Anyone who ventures into the vast world of SoundCloud mixes will have come across the mysterious DJ Bigos. He’s earned a reputation for being the quickest tracklist poster in the western hemisphere and might just be one of the most notorious ID bandits in the world, liberating deep cuts from the clutches of begrudging professional DJs.
Who is this guy? Where did he find his passion for writing out tracklists? Does he even have a job? Who does he speak for? And why is he named after a type of Polish stew? These are only a few of the questions I have concerning DJ Bigos, as I have slowly spiralled into an obscure conspiracy in which it’s becoming more and more plausible that DJ Bigos is the mob boss of the relentless underground track ID circuit.
In the past month, he’s supplied track lists for over 60 mixes. Some are stronger than others – his recent contribution to Beta Librae’s Dekmantel podcast was one track title and a lot of question marks. In the comments section of one of his Rinse FM shows, Ben UFO told Bigos that he’d seen better: “you’re losing your grip Bigos, lots of mistakes and gaps here!”
It’s without question that DJ Bigos is an enigma, but is he starting to lose it? Will his endless pursuit of track IDs lead to his eventual demise? I am dedicated to finding out.
From various social media platforms, I can confirm two things: DJ Bigos, real name Mike Roter, is German, and he likes collecting records. Neither of these things come as a surprise, but it left me with more questions than answers. He has become an urban myth in the dance music scene, where some people have begun to doubt whether he’s even a real person and not some kind of omniscient spirit whose sole aim is uncovering those obscure track IDs. Midland even dedicated a Boiler Room to him.
Eventually, after a long search, I tracked down Bigos. My heart fluttered as I realised that I was about to uncover something so mysterious, so mythical, that I may even get a Pulitzer Prize for all of this hard work.
Hi, Bigos. Where did your DJ name come from?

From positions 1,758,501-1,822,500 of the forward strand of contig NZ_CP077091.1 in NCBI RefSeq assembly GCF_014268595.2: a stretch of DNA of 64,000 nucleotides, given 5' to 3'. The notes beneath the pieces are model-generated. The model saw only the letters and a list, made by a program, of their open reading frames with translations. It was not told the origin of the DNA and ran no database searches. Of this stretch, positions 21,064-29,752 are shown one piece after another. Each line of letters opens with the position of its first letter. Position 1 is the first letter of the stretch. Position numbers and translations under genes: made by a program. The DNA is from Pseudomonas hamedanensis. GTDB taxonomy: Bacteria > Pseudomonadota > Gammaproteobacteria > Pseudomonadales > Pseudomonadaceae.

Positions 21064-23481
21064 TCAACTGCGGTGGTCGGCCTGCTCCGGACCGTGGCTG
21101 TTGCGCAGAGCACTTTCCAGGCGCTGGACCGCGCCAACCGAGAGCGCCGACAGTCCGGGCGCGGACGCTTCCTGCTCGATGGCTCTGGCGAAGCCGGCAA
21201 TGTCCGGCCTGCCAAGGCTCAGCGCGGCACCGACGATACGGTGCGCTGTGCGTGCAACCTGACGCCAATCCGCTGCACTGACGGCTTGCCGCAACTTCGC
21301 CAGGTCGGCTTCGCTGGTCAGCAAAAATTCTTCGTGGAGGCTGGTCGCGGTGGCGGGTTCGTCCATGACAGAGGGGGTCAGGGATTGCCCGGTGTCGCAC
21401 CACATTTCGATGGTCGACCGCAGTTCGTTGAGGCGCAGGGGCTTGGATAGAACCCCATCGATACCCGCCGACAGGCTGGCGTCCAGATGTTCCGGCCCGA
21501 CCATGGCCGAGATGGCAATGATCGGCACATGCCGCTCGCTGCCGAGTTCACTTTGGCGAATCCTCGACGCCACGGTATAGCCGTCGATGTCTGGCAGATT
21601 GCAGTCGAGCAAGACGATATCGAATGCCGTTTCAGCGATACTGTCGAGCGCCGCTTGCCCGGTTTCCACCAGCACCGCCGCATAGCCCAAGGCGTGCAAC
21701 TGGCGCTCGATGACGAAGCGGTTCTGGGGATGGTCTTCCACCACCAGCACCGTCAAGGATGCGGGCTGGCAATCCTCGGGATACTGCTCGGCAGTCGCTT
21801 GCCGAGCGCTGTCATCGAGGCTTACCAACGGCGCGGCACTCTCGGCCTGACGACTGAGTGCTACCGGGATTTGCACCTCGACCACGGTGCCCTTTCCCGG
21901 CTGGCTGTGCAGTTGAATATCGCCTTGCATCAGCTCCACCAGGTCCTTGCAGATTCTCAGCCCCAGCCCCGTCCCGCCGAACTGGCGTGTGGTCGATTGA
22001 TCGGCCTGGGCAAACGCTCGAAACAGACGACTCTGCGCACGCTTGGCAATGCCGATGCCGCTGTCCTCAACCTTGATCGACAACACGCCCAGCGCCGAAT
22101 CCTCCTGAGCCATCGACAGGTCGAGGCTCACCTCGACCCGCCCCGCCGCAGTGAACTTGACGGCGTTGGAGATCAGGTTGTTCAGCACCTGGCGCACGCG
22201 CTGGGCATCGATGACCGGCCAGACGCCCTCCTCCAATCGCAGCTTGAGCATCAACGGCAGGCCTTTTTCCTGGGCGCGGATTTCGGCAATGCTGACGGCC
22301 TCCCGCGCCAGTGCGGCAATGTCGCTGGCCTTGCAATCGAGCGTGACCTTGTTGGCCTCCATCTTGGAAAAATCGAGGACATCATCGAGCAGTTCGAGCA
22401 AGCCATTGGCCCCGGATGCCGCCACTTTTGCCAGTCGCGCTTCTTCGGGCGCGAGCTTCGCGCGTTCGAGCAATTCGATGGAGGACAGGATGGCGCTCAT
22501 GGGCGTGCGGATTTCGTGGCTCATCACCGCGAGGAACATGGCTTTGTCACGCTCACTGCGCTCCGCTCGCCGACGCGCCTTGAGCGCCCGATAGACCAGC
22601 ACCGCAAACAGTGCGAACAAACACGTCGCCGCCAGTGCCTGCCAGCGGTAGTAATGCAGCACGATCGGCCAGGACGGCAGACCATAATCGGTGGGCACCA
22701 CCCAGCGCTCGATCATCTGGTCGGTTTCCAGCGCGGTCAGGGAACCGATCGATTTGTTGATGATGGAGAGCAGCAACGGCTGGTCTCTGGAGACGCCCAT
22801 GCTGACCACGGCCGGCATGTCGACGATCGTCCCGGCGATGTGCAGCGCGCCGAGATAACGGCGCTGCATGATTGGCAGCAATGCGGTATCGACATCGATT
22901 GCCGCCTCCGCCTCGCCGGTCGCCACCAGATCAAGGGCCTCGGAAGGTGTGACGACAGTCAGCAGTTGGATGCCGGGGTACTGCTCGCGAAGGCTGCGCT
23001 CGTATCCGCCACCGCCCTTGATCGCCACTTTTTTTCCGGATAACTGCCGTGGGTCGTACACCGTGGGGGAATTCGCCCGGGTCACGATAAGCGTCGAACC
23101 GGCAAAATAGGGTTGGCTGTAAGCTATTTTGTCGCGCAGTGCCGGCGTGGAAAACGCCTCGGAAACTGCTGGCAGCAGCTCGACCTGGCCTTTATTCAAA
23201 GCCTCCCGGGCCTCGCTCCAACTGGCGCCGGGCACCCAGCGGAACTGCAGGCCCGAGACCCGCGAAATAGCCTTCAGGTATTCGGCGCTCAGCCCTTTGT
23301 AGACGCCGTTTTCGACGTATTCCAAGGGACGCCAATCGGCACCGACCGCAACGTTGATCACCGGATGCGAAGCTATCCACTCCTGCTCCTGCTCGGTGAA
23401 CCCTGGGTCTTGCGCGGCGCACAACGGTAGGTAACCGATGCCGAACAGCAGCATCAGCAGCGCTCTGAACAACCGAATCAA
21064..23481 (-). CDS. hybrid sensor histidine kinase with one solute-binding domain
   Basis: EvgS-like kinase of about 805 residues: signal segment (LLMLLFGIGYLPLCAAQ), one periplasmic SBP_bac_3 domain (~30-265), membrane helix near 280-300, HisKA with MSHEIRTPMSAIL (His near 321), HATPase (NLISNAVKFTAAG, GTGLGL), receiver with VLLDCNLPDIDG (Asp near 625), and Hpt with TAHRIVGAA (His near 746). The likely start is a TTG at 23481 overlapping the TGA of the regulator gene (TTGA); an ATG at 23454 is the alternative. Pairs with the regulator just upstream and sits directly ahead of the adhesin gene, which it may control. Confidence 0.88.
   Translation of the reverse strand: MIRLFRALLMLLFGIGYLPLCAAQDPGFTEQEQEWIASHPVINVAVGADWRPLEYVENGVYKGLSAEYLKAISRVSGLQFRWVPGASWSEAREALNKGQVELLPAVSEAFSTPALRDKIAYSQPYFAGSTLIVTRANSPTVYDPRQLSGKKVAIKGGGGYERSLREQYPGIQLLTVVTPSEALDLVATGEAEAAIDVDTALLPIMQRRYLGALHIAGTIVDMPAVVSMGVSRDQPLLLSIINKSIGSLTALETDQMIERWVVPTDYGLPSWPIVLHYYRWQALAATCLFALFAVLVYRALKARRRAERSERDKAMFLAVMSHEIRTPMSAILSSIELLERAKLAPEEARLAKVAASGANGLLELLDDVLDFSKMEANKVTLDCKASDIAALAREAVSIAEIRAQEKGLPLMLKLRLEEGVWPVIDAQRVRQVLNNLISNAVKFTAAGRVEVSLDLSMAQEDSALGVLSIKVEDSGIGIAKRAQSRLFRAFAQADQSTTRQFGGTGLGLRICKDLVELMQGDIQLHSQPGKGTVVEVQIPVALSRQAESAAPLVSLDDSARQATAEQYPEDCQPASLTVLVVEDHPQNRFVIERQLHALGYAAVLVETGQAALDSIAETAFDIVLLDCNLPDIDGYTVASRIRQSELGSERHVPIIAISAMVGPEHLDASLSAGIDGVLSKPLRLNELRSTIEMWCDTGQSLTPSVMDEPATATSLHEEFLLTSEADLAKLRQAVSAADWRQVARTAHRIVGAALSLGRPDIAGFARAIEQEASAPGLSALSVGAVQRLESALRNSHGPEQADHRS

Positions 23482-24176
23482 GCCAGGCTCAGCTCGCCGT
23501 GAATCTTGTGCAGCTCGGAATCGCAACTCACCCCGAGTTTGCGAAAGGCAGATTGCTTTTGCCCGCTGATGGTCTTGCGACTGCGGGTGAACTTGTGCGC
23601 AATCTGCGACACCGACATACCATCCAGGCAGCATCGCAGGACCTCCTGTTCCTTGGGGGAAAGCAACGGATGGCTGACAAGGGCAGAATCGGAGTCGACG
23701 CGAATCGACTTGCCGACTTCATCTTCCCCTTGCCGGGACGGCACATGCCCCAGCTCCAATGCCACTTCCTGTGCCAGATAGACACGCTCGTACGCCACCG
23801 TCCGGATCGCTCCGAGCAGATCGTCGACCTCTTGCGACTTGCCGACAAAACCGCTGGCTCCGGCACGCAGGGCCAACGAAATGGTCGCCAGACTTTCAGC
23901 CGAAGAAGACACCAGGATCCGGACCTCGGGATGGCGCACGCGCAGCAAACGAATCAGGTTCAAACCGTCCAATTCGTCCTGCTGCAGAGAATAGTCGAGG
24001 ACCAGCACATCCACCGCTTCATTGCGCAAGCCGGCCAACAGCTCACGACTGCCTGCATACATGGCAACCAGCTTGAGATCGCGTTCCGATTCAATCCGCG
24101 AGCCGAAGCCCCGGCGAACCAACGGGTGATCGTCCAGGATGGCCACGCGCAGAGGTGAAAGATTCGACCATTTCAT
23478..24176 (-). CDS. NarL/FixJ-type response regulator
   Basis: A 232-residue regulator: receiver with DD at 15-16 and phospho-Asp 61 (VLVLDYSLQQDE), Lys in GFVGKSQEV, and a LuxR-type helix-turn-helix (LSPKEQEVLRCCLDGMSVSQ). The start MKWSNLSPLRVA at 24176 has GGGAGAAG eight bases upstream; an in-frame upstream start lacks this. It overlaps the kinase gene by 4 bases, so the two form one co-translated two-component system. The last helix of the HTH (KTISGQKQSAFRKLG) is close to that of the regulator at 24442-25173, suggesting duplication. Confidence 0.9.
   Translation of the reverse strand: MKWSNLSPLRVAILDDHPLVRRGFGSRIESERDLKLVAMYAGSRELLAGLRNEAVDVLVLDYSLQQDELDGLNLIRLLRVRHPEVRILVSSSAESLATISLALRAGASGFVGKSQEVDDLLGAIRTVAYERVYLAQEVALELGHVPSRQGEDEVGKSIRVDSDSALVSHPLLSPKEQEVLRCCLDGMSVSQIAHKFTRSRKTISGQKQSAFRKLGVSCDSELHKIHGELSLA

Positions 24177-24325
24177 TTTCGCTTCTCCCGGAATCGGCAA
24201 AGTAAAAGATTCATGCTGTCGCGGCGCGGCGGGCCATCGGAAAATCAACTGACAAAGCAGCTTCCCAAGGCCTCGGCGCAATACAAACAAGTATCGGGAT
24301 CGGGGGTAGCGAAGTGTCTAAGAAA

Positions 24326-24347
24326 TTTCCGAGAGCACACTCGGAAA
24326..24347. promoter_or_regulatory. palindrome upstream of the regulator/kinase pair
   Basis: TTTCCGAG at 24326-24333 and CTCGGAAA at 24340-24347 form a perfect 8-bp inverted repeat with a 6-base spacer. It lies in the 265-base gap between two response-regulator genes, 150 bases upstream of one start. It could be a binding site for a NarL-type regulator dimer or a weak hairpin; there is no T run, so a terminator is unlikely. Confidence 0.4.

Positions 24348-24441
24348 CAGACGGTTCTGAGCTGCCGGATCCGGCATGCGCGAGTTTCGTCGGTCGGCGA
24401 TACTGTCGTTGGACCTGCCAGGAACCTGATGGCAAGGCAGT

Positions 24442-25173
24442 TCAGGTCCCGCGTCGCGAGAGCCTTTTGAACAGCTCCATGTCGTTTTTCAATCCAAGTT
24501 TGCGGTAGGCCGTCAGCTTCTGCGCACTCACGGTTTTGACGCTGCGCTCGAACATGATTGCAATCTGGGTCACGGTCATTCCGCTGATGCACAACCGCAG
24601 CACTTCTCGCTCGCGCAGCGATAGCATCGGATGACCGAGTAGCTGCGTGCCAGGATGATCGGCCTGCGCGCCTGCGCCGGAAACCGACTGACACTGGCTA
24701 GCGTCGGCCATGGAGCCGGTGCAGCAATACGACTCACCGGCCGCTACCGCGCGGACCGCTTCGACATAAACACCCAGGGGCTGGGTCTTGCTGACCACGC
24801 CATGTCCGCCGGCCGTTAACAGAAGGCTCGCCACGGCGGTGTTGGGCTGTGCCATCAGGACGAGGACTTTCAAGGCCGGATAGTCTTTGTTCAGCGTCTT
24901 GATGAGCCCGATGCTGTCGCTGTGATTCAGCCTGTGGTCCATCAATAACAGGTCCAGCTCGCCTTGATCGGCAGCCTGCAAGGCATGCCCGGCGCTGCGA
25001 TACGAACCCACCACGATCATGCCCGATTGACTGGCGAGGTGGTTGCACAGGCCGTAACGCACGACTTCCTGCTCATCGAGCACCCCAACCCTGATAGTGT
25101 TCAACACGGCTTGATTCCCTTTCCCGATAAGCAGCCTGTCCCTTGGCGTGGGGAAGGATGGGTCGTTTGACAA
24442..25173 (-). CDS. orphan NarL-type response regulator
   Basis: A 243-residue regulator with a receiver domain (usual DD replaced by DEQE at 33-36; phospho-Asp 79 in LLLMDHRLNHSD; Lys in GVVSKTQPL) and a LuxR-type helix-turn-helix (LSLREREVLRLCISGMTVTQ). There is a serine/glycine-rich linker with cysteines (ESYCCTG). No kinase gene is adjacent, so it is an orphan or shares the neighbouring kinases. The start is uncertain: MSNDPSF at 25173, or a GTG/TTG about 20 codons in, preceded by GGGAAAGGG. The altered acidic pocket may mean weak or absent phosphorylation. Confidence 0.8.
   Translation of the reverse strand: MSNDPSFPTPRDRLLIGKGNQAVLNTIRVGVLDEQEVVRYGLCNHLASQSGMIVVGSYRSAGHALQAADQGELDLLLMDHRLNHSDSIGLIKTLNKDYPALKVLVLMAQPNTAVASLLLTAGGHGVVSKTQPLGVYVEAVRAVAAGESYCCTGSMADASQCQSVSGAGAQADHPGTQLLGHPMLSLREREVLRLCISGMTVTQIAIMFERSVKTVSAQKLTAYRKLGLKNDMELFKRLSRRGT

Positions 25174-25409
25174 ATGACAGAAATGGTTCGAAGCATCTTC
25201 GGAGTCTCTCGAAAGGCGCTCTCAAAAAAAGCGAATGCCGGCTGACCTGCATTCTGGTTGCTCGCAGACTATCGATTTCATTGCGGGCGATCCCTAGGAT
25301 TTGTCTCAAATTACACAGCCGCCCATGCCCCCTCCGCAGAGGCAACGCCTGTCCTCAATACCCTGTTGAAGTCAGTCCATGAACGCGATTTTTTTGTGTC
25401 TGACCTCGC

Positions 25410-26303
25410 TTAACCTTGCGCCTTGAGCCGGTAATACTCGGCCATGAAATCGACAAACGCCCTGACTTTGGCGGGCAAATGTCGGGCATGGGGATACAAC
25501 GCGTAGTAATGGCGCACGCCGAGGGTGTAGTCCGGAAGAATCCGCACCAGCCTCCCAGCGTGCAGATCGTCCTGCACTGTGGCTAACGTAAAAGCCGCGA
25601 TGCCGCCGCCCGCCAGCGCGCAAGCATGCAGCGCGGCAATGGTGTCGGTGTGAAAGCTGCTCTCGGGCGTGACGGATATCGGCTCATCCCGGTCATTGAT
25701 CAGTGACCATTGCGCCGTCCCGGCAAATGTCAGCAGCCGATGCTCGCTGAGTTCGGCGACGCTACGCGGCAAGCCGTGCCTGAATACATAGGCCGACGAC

My parents moved from Poland to Germany in the 80s. My mum Ewa, who is the best, made Bigos in the past. It’s some sort of hunter's stew, a Polish dish. Not only do I like this dish very much, it shows my Polish roots. Nothing special. A lot of old skate friends used to call me “Bigos”. I’ve heard there is another DJ Bigos in Poland, who works in a Radio Station in Warsaw or something.
When did you start commenting track lists on SoundCloud, and what made you start doing it?
I started in 2015 with collecting IDs from some SoundCloud mixes, searching for a long time and by 2016 I began commenting and uploading the IDs. Mainly because I didn’t like that DJs wouldn’t share their tracklist. Especially when you need a track in a mix so badly. That’s the only reason I started this.
What’s your process for finding tracks?
There are many ways to find tracks. There are some websites like MixesDB and music groups on Facebook such as The Identification Of Music Group, which sometimes helps and sometimes not. Everybody has a smartphone nowadays, so I’m tracking IDs with the help of Shazam and SoundHound. If that does not work I try to contact the artists via SoundCloud and ask them, at least if it´s possible.
Why do you do it?
As I’ve mentioned before, I do not like when there is no tracklist on mixes or sets. It has become part of my daily routine. I am a music lover and with this little hobby I sometimes find good music, which I can buy on Discogs or in record stores. Of course, I want to help the community who struggle finding a track ID.
What do you do in your day-to-day life?
I work as a medical-technical radiology assistant in a hospital in Essen. After the work is done, I take care of my girlfriend and of course our cat.
People have said that they think you might have superpowers and that they would know they had made it if they got “DJ Bigos’d” on a mix. Midland even dedicated a boiler room to you. Are you aware of your iconic status in dance music?
I’ve never seen myself as iconic. I am just a guy who loves music, like a lot of other people in the world. Plus I post some tracklists on the internet, that’s it! It’s a very big surprise for me that so many people react to my tracklisting on the internet. Especially Midland - his sets are always a blast. There are still some tracks I need from his Boiler Room set. Thanks Midland, sending you a kiss back.
How did you feel when Ben UFO replied to you, saying that you had made a lot of mistakes and were losing your grip?
As he’s one of my favourite DJs along with the Hessle Audio crew, I was actually a bit happy about his response. Obviously, he was right about that tracklist in particular and his comment made me chuckle.
How do you fit in IDing so many tracks in your day?
What can I say? I truly am a music lover. If it fits in my day, I spend a lot of time identifying tracks. Others hit the gym, I listen to music.
Isobel Moloney is a freelance journalist. Follow her on Twitter